Adam Fields wrote:
> On Tue, Mar 03, 2009 at 12:26:32PM -0500, Perry E. Metzger wrote:
>> Quoting:
>>    A federal judge has ordered a criminal defendant to decrypt his
>>    hard drive by typing in his PGP passphrase so prosecutors can view
>>    the unencrypted files, a ruling that raises serious concerns about
>>    self-incrimination in an electronic age.
> The privacy issues are troubling, of course, but it would seem trivial
> to bypass this sort of compulsion by having the disk encryption
> software allow multiple passwords, each of which unlocks a different
> version of the encrypted partition.
> When compelled to give out your password, you give out the one that
> unlocks the partition full of kitten and puppy pictures, and who's to
> say that's not all there is on the drive?

In this particular case, the border guard already saw the supposedly
incriminating documents, but they failed to properly secure the evidence (the
picture on the laptop) at that time.   When they shut down the laptop, the
evidence was locked down by the encryption due to the removal of the
encryption key from RAM.  Securing digital evidence is a big problem for law

So, if the defense then discloses a different encryption drive with only
kitten and puppy pictures, they will be in very big trouble, as there is
already testimony that other files exist.

The defense is asked to produce the documents in question.  I don't know much
about the legal bells and whistles that apply to such a case, but here are
some ideas:

* Maybe the defense could ask the prosecution to describe which pictures they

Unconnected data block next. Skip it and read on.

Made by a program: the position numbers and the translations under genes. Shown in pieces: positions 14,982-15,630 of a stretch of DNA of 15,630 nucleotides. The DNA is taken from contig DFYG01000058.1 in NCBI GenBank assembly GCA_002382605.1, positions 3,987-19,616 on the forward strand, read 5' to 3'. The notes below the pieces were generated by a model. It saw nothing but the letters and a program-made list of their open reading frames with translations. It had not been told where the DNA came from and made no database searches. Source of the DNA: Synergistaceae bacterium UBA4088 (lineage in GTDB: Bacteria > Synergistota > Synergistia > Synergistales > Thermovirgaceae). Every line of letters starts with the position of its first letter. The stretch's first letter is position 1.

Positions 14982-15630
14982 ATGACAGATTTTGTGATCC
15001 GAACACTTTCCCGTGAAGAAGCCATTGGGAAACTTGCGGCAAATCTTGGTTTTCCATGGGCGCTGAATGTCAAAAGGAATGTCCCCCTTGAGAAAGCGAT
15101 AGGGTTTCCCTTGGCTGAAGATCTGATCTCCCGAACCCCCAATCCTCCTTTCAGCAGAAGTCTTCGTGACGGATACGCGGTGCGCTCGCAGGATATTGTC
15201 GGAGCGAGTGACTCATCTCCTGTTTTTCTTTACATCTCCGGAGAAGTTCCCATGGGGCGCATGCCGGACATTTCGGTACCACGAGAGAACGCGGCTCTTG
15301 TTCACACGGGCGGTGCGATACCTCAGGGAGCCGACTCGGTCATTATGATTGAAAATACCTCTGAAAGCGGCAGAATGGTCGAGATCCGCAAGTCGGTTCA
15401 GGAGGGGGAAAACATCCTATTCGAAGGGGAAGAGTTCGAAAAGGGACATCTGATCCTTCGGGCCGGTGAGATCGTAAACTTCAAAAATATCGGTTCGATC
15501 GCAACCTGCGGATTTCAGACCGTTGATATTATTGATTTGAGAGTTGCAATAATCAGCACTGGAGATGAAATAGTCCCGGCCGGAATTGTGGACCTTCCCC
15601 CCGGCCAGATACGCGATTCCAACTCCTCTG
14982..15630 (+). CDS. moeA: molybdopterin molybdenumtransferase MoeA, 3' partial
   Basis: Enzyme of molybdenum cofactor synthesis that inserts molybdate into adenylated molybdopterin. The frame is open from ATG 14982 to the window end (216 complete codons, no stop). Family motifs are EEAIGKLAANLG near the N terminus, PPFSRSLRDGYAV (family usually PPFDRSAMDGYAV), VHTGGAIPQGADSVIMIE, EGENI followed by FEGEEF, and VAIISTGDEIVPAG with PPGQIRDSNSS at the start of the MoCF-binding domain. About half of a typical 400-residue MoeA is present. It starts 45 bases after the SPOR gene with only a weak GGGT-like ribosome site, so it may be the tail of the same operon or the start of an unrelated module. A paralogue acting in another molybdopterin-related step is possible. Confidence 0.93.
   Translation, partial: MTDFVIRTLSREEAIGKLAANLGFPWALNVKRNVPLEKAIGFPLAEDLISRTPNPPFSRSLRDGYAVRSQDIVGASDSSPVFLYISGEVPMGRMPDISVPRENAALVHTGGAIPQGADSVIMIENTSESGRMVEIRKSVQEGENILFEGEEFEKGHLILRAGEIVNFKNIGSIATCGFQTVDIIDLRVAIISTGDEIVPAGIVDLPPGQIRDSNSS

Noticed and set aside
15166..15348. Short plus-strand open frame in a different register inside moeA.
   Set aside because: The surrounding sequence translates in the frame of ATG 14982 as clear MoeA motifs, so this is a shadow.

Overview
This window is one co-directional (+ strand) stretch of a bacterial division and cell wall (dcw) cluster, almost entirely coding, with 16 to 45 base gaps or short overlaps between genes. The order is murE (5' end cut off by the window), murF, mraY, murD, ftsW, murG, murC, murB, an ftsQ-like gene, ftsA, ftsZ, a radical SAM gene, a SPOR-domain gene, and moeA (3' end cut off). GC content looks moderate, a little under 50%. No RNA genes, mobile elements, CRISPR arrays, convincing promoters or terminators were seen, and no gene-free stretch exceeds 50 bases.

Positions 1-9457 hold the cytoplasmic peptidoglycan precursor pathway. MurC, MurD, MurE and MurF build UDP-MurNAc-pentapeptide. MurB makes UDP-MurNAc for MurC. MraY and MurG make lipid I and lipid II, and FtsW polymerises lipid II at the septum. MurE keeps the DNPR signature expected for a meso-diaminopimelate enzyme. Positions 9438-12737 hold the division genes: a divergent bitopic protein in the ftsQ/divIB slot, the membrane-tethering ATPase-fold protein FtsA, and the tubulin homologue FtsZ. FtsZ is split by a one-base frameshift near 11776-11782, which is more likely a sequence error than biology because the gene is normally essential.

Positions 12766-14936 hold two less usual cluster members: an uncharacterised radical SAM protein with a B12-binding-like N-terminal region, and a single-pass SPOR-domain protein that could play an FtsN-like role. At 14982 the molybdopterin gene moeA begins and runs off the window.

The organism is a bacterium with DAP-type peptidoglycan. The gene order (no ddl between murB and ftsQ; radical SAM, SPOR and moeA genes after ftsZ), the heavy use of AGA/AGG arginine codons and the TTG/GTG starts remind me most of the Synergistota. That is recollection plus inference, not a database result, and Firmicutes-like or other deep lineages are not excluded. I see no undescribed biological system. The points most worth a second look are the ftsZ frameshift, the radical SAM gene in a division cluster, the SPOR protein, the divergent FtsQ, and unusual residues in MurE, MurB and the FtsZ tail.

want to have in particular, and the defense can make a case to just produce
those particular pictures.  However, the prosecution can probably just demand
to produce all files within particular folders, which are easier to recall and
more likely to hit something interesting.

* Maybe the defense can argue that they lost the password and thus access to
the document.  They'd better make a convincing argument that they really can
not recover it.  It would be great if that argument is tied to the police
confiscating the equipment.  Maybe the password  was written in invisible ink
on the laptop and needs to be rewritten every day or it washes away...

* I wonder if it may not be a better strategy to reveal the password and then
argue that the pornography is legal or widely available on the internet,
supposing it really is just generic internet porn.  OTOH, some material may be
legal only in some countries.

A couple of consequences:

* The safest thing to do is to do a clean operating system install before

* If you use encryption, shut it down before crossing the border.

* Computers have too many documents in a single, easily accessible location.
If the files were more dispersed, the defense might be able to weasel out by
producing fewer documents.  Nobody would bring a meter-high stack of porn
magazines from Amsterdam in their luggage, but with cheap mass storage it's a
different situation.

Also, this information is easily explorable by everyone using the file
manager.  Maybe hierarchical organization is not the best way to store such
documents.  A searchable database that limits the number of results may offer
some protection against "stumbling over something interesting".

* Online storage may be an attractive solution for border crossing without
leaving documents at home.  The internet is a big smuggling ring that easily
avoids border guards.


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